15. The means to measure of claim 14 and further comprising electrical means controlled by said light conducting members, said electrical means being operatively connected to a display means.
16. The means to measure of claim 15 and further comprising means to provide density/contamination measurements for computation by said electrical means, said means to provide density contamination measurements including:
a probe within the container at a predetermined location above the bottom thereof, said probe having a housing divided into separate fluid chambers by a lens with light transmitting means connected to radiate light to said lens via one fluid chamber and light conducting means arranged to conduct optical energy reflected/refracted by said lens as a result of the contents of another of said separate fluid chambers; and
means to convert optical energy to electrical energy for said electrical means to factor in the affect of density and contamination in the display means and indicate same as necessary separate of quantity display.
17. A liquid level gauge for fuel tanks comprising a light pipe vertical support within said tank, said support mounting paired light pipes generally perpendicular thereto in a close vertical sequence to be angularly related by intersecting axis and spaced by a cavity that is bridged and sealed by a clear optical interface that will upon a mismatched index of refraction, as when fuel is not fuel is not about said optical interface, permit light to reflect from a conducting light pipe on one side of said support to a transmitting light pipe paired therewith by the vertical support.
18. The gauge of claim 17 having electrical means operable by said other of the light pipes to provide display of fuel remaining in said tank.
19. The gauge of claim 18 wherein the paired light pipes are located to accommodiate irregular shaped tanks.
20. The gauge of claim 18 wherein the electrical means is provided with devices to accommodate irregular shapped tanks.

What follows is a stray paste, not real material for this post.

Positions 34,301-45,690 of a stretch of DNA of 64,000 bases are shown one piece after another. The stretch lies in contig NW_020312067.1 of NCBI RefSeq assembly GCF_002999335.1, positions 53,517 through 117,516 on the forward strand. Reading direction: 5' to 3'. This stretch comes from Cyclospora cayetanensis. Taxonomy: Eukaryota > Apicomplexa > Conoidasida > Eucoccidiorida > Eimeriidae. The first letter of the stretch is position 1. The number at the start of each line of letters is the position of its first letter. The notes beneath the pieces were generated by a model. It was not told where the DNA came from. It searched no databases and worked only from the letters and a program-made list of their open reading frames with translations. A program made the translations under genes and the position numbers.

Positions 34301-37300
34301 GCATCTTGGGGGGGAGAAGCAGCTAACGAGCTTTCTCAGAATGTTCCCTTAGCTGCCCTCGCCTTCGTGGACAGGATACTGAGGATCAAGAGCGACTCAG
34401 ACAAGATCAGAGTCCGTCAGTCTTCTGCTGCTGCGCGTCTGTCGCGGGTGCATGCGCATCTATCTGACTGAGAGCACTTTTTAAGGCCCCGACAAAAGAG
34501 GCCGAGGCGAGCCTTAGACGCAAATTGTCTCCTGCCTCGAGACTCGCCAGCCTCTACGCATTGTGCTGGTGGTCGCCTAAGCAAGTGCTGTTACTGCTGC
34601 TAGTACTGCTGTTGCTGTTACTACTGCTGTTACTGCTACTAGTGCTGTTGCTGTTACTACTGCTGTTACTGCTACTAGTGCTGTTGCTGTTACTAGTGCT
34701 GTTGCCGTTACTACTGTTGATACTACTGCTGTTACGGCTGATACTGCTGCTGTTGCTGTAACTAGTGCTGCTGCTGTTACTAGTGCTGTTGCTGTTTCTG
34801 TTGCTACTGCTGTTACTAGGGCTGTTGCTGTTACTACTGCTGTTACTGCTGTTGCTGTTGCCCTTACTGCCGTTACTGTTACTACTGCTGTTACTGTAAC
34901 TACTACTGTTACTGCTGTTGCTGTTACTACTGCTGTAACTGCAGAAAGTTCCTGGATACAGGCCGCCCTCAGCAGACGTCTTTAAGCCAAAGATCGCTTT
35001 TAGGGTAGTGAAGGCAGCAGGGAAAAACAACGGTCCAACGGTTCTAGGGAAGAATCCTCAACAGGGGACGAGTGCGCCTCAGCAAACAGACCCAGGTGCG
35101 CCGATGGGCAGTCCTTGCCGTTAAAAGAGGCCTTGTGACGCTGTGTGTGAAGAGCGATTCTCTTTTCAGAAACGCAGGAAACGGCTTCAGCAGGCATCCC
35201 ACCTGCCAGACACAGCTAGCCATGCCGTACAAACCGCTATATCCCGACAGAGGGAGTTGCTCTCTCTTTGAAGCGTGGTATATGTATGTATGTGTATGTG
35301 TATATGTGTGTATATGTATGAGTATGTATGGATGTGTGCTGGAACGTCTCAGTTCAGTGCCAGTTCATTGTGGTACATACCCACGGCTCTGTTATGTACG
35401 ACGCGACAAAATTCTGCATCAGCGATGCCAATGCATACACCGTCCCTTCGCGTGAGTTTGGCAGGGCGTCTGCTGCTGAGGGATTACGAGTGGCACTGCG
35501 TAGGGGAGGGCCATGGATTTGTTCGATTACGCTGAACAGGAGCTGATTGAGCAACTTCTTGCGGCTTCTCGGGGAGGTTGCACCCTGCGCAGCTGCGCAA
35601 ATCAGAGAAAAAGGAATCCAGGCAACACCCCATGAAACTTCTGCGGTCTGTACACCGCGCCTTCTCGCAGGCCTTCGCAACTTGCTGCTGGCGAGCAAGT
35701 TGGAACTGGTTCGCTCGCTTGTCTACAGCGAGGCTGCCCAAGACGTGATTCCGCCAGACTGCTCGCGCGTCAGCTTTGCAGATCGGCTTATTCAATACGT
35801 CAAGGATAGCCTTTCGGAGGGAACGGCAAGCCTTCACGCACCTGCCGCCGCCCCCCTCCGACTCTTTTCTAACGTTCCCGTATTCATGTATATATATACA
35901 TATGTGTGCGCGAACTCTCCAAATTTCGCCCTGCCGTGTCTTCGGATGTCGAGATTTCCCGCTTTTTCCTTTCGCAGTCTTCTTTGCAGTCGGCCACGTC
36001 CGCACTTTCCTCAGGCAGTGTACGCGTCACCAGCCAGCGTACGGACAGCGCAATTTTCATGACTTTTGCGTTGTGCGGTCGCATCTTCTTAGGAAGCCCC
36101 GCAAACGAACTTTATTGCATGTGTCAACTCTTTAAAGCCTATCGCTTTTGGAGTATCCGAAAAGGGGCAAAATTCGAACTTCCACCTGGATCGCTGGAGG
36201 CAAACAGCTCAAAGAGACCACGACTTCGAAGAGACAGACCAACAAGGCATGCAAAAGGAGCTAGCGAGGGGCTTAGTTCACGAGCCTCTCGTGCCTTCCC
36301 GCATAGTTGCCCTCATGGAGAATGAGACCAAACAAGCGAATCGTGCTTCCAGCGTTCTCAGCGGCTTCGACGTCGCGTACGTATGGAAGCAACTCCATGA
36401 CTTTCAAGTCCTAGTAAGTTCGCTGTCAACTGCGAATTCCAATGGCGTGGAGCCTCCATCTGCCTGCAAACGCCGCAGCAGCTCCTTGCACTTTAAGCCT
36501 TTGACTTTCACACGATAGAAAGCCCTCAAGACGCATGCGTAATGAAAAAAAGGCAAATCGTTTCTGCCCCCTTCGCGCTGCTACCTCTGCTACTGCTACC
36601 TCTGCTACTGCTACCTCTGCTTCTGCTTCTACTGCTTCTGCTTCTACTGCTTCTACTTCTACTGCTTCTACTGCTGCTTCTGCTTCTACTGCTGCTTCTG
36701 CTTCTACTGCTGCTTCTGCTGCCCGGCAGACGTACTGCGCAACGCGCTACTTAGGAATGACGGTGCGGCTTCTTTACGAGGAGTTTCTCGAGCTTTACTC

21. The gauge of claim 18 wherein the electrical means includes devices to factor the electrical signals with electrical signals of density and contamination and provide display of pounds of fuel remaining, fuel density and a warning of fuel contamination.
22. The gauge of claim 18 in tandem with one or more gauges of the same construction with means to provide individual and total displays of fuel aboard an aircraft, its density and contamination above a desired level.
23. In a fluid level indicating system using light pipe technology based upon Snell's law to provide electrical energy of manageable levels for electrical display means the improvement of a means to factor in measurements of fluid density and contamination within the container being measured, said means comprising:
a housing within the container;
a lens within the housing between a first fluid chamber and a second fluid chamber;
light transmitting means to radiate light into said first chamber to illuminate an end of said lens;
a means to support a light conducting means at a preselected pitch with regard to said housing to receive optical energy reflected and refracted by said lens; and
electrical means controlled by said optical energy of said light conducting means to provide signals to the electrical display means.
24. The structure of claim 23 wherein said second chamber is provisioned to expose the lens to the fluid within the container.